It feels really good to not be so angsty any more. To not feel like every meal is a crisis because where did every piece of that meal come from and how was it grown and how will it affect my life? I still think all of that is important, but living and having balance is important too. Our eating choices are probably better than they have ever been, but it feels more natural and less forced. And there are days that we eat box mac-n-cheese. And that’s okay too. Anyway, I’m still happy to share life with you all and my thoughts on homemaking things, but if things get quiet around here know that I’m off living. Not just writing. Researching. Analyzing. Or Worrying. I’m living. And I hope you will too!


Because I’ve Seen It

I’m going to nerd out on you for a moment. Hang with me. It’s worth it. I hope so, anyway.

So I’m a Harry Potter fan. And in Harry Potter and the Prisoner of Azkaban a really interesting scene happens that I think applies to parenting specifically and to life in general. There’s this whole time traveling element in which Harry Potter future is able to save Harry Potter past by using a really powerful bit of magic. When Hermione asks him how he did it he says something to the effect of, “I’d already seen myself do it (in the past, even though at the time he didn’t know it was himself), so I knew I could do it again (in the future).” So that’s probably a pretty rough description if you haven’t read the books or seen the movies, but the idea is interesting, isn’t it?

When we go through really hard things, the next time you have to go through something hard you have that past experience to help get you through. I think that’s why third time parenting has been easy for me. Birth? Been there. It’s no fun but I know I can do it because I’ve done it before. Post-partum body trauma and sleep deprivation and hormone surges? It’s going to be ok. It gets better. I’ve done this. I’ve seen myself make it through so I know I can do it again.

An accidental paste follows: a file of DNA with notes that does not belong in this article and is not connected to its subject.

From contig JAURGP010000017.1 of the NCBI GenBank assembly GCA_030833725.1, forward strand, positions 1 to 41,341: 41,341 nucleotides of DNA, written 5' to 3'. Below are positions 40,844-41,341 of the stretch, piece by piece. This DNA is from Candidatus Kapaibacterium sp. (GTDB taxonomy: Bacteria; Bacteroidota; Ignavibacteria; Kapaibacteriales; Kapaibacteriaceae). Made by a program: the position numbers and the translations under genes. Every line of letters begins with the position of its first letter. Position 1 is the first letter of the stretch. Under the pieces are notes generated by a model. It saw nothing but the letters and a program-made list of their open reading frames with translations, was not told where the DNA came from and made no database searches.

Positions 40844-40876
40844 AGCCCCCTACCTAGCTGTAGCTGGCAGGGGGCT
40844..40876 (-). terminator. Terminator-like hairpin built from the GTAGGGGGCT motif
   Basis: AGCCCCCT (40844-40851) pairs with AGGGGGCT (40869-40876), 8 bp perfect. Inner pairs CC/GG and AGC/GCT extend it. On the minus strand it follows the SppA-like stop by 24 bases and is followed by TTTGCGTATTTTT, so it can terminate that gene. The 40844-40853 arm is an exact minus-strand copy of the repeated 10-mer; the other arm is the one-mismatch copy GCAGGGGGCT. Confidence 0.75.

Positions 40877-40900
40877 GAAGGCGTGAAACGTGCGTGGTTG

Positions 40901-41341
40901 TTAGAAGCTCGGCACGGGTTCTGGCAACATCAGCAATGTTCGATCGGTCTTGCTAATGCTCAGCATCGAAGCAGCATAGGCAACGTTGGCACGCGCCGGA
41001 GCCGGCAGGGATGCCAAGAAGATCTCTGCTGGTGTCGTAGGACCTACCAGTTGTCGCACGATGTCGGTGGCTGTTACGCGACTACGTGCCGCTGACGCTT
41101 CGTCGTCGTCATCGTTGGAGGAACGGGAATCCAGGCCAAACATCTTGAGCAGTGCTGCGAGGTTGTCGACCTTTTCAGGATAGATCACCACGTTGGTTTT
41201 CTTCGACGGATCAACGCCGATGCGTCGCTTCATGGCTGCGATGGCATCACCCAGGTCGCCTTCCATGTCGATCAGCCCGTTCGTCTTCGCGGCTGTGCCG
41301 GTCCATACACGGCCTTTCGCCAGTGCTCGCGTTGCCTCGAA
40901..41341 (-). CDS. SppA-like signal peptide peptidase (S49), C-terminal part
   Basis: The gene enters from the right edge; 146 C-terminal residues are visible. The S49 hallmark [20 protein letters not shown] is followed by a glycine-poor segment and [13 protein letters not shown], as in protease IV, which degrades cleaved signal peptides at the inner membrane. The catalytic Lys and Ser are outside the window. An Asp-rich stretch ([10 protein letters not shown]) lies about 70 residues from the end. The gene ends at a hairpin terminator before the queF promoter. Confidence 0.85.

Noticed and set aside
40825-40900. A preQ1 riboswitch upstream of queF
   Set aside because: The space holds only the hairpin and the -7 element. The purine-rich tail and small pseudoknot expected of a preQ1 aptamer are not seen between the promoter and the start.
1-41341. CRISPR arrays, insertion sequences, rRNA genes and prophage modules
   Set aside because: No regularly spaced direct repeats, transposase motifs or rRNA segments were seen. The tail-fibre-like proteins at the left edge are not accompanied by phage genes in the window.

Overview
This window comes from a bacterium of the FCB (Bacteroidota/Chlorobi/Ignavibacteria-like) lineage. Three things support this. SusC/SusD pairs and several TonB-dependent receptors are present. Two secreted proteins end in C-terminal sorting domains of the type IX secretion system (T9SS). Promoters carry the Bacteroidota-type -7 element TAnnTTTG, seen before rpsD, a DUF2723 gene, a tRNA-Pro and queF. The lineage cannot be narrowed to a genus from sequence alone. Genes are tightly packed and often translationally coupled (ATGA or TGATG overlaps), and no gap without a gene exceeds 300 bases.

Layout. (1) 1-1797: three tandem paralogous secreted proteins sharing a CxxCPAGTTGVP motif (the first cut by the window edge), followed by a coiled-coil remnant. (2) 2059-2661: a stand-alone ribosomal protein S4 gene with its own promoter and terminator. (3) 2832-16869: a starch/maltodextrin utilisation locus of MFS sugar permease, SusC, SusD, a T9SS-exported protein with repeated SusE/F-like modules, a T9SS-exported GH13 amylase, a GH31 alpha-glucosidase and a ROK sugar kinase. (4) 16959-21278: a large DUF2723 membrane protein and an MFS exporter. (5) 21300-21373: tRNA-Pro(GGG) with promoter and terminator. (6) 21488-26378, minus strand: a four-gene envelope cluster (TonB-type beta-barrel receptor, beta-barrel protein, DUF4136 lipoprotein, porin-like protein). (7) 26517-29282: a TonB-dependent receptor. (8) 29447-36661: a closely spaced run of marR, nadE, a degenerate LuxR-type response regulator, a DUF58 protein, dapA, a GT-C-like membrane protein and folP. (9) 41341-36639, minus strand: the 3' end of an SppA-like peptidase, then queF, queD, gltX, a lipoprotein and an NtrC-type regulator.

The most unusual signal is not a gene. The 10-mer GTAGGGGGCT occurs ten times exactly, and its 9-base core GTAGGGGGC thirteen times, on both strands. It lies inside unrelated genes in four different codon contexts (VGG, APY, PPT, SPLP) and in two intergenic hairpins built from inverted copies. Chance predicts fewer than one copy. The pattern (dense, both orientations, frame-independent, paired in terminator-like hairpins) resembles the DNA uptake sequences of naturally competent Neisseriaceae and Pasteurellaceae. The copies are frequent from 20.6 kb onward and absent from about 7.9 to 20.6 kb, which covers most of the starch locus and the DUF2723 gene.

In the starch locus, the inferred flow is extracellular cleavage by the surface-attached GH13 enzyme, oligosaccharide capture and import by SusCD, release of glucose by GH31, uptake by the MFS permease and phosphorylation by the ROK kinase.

Been doing a lot of resting this week through our illnesses.

This thought has been on replay in my mind this week. Christmas of 2012 was a rough health time for our family. It was two weeks straight of us all trading illnesses and I literally didn’t leave the house the entire time. Then last summer we had similar stretches of health problem after health problem. And these past three weeks we’ve been there again. All of us have had the stomach flu, some multiple times. I’ve had gallbladder problems. Nolan and Parker have had fevers and colds. Even sweet Avery has been fussier with something or other. And now I’m on day four since I last left the house and feeling kinda crazy.

20140321-101450.jpgSick day #4 in a row, after being up most the night with all three kids.

But you know what? I’ve done this. I survived. We eventually all got healthy again. There was a reprieve from middle of the night bed changes and a break from all the vomit and sickly children. We eventually didn’t have to cancel plans and got back into our routine. We all lived. And I atleast am stronger for it. Because now that I’ve seen that I can do it, I know that I can do it again. And hopefully, I can do it with a touch more grace and less complaining than last time.



Poor sick Parker on the day he had a ridiculous fever and actually asked to stay home from the zoo.
I’ve never seen him this lethargic!